DOVER, N.H., Feb. 15, 2011 /PRNewswire-USNewswire/ -- Measured Progress has received a two-year, $1.5 million grant from the Bill & Melinda Gates Foundation for the development of a teacher evaluation system that combines performance tasks with other measures of student achievement. The new system will specifically help inform the evaluation of teaching effectiveness in grades and subject areas not covered by federally mandated state accountability tests.
The performance tasks or assessments require students to perform a specific task rather than select an answer from a ready-made list. They will be piloted to determine their viability to serve as components of more comprehensive, through-course or end-of-course tests in science, social studies, and mathematics.
Performance assessment refers to testing approaches—constructed-response questions or more substantial tasks and activities—that yield either scorable products (like essays) or performances that are themselves scorable (such as oral presentations). In addition to content knowledge, they can capture problem solving and critical thinking capabilities, as well as a variety of communication skills—all key to college and workplace readiness. The grant project aligns with Measured Progress's considerable experience in performance assessment, including statewide programs involving extended performance tasks and portfolios.
"Despite legitimate issues with the use of student test results in the evaluation of teaching, a teacher's job is nevertheless to foster student learning, which should be reflected in test results," said Measured Progress Chief Executive Officer Stuart Kahl. "However, teacher evaluations based in part on student growth, as documented in statewide accountability tests, will lead to greater pressure on teachers to 'teach to the test.'" Therefore, according to Kahl, the need exists to create tests that, if "taught to," will benefit students rather than harm them by leading to a decreased emphasis on higher-order skills in instruction.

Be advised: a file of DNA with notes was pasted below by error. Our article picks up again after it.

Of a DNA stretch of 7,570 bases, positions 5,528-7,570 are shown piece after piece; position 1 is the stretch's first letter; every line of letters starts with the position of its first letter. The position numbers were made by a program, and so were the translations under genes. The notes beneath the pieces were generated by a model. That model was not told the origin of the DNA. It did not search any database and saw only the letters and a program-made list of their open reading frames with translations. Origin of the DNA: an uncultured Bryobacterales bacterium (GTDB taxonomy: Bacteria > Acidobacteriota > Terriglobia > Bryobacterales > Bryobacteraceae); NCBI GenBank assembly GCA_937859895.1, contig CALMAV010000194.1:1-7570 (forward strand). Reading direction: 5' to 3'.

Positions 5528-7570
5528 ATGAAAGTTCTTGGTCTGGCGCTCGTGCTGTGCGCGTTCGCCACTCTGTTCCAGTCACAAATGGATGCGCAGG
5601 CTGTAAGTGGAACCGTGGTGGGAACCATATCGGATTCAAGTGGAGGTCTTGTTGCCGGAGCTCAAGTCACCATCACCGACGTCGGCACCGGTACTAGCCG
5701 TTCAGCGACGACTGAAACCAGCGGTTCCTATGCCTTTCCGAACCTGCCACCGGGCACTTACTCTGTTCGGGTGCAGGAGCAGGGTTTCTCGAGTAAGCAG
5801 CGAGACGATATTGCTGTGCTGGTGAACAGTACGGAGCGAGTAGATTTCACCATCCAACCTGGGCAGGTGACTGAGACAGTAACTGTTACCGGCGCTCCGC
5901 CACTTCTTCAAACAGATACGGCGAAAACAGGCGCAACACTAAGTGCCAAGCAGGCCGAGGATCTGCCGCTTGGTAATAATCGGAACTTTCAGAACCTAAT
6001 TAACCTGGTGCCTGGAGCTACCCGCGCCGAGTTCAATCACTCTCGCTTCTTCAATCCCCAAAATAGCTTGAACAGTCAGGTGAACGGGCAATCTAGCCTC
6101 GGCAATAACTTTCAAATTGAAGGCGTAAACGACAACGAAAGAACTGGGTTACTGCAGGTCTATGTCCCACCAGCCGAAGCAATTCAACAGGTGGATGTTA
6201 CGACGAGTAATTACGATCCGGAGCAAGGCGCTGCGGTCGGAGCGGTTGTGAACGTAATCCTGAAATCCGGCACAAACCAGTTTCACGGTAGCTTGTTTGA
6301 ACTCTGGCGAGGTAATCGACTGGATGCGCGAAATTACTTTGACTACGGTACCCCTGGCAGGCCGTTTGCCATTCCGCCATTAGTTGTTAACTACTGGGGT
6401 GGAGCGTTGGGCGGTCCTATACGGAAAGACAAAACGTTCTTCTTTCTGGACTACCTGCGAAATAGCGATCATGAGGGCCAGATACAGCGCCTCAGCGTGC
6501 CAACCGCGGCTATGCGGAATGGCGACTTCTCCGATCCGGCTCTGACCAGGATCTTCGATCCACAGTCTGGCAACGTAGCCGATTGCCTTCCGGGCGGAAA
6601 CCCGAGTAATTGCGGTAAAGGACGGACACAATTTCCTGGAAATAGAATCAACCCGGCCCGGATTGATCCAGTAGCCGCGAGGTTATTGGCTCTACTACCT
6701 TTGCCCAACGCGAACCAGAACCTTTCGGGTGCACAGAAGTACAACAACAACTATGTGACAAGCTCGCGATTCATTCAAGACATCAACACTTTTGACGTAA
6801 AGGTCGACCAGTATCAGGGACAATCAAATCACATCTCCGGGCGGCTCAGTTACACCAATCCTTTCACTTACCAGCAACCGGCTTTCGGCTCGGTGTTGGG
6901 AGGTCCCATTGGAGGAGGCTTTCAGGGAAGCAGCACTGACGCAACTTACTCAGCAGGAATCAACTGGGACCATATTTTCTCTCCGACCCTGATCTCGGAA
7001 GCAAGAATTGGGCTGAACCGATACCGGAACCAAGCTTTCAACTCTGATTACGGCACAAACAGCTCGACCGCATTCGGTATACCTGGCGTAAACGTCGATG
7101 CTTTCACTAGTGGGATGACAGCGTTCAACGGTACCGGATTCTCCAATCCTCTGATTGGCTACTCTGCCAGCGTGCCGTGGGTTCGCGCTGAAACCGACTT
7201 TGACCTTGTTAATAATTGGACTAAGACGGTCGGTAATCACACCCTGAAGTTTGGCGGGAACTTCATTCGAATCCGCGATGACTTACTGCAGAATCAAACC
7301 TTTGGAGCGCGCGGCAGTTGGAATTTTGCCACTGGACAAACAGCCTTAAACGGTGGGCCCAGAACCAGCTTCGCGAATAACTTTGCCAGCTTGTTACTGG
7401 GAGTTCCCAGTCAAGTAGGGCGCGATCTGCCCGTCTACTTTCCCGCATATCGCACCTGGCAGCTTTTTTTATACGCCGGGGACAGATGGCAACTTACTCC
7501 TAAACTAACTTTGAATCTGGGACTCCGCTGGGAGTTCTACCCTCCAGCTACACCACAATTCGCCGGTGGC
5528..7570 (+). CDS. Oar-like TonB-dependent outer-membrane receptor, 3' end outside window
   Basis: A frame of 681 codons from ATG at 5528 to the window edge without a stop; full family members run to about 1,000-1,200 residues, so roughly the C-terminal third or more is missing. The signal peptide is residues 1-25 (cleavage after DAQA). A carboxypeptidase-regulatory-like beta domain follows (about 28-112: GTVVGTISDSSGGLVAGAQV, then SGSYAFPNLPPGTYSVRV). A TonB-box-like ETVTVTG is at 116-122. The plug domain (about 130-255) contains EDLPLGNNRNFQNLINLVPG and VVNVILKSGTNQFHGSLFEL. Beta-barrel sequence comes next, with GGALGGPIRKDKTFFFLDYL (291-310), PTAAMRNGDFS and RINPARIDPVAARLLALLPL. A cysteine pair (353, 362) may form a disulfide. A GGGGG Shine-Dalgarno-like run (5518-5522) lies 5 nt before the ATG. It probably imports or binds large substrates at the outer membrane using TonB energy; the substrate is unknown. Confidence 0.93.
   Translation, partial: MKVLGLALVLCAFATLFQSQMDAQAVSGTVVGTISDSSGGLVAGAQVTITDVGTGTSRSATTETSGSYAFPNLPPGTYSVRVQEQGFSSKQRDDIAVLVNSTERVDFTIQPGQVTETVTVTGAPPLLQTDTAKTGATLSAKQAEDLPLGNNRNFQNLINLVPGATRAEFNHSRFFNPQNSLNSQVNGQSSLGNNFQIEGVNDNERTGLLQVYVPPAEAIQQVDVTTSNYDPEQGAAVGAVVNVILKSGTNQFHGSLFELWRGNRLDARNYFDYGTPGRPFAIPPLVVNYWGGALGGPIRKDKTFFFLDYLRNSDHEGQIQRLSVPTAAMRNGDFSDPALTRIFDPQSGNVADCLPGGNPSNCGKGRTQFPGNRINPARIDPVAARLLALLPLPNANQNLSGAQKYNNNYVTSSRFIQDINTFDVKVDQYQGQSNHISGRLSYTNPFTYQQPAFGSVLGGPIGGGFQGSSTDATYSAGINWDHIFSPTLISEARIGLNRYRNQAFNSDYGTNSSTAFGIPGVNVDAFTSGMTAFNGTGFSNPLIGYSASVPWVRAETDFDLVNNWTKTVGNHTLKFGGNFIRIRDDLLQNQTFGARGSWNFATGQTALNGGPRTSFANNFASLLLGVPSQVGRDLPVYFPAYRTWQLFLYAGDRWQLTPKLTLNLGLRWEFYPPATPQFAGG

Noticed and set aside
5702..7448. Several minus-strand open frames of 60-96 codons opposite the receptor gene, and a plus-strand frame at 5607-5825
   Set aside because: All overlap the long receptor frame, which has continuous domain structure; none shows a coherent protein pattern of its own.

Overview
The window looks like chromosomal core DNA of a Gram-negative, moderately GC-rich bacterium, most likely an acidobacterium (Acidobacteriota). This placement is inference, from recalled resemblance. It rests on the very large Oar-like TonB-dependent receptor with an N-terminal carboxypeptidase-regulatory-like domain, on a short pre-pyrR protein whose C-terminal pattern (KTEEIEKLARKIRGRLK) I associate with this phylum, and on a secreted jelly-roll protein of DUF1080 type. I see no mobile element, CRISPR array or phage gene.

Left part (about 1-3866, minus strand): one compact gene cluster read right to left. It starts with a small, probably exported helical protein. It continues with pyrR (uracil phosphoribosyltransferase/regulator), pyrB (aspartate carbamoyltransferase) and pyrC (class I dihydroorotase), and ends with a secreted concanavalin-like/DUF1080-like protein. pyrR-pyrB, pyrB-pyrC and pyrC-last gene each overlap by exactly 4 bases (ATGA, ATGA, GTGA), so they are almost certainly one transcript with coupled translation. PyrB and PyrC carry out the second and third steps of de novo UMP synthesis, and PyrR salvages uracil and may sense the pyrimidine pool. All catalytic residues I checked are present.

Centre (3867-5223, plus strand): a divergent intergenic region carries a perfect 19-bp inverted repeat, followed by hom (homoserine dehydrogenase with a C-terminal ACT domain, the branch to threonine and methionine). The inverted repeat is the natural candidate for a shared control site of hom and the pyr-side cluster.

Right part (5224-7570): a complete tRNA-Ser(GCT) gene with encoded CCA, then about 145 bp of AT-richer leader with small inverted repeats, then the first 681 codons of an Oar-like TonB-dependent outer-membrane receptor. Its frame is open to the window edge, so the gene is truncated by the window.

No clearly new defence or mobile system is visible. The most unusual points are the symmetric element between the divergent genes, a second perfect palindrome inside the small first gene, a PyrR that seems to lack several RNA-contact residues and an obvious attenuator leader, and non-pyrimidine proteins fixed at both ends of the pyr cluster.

Measured Progress will conduct large-scale field testing of performance tasks in the fall of 2011 and spring of 2012. The Center for Research on Evaluation, Standards, and Student Testing [CRESST] and the Shell Centre will provide the majority of the tasks. Field testing is expected to take place in Kentucky, Louisiana, and Colorado. Measured Progress operates scoring facilities in Colorado and Kentucky and holds testing or professional development contracts in both Kentucky and Louisiana. The field testing data will be used in special research probes, which will inform the development of a blueprint for combining various measures (e.g., student academic performance, survey data, and other measures) to create a profile of teacher effectiveness for traditionally untested grades and subjects.
"With this grant, Measured Progress will focus on key elements we believe are critical to increasing student achievement in the United States—providing all students with an effective teacher in every classroom, every year, in order to help ensure they graduate from high school prepared to succeed in college and the workforce," said Vicki Phillips, director of education, College Ready, U.S. Program, at the Bill & Melinda Gates Foundation. "We look forward to following this work as Measured Progress develops a system for using student test results, along with other information, to evaluate teacher effectiveness."
"The beauty of the study focusing on 'untested' grades and subjects is that it keeps control of the teacher evaluation process at the local level—that is, in the hands of teachers' supervisors, who can take into account individual teachers' unique situations, in tandem with student test results, to help inform those evaluations," Kahl said.
Measured Progress is a Dover, New Hampshire-based, not-for-profit organization dedicated to student learning and improving instruction in the standards-based classroom. Since 1983, Measured Progress has successfully partnered with more than half of the states across the nation in support of programs that have affected millions of students. The organization develops state- and district-level assessments and is the nation's leading provider of alternate assessment for students with cognitive disabilities. In addition, Measured Progress offers professional development services and products that assist educators in creating and using assessment to measure student achievement and improve instruction. www.measuredprogress.org
SOURCE Measured Progress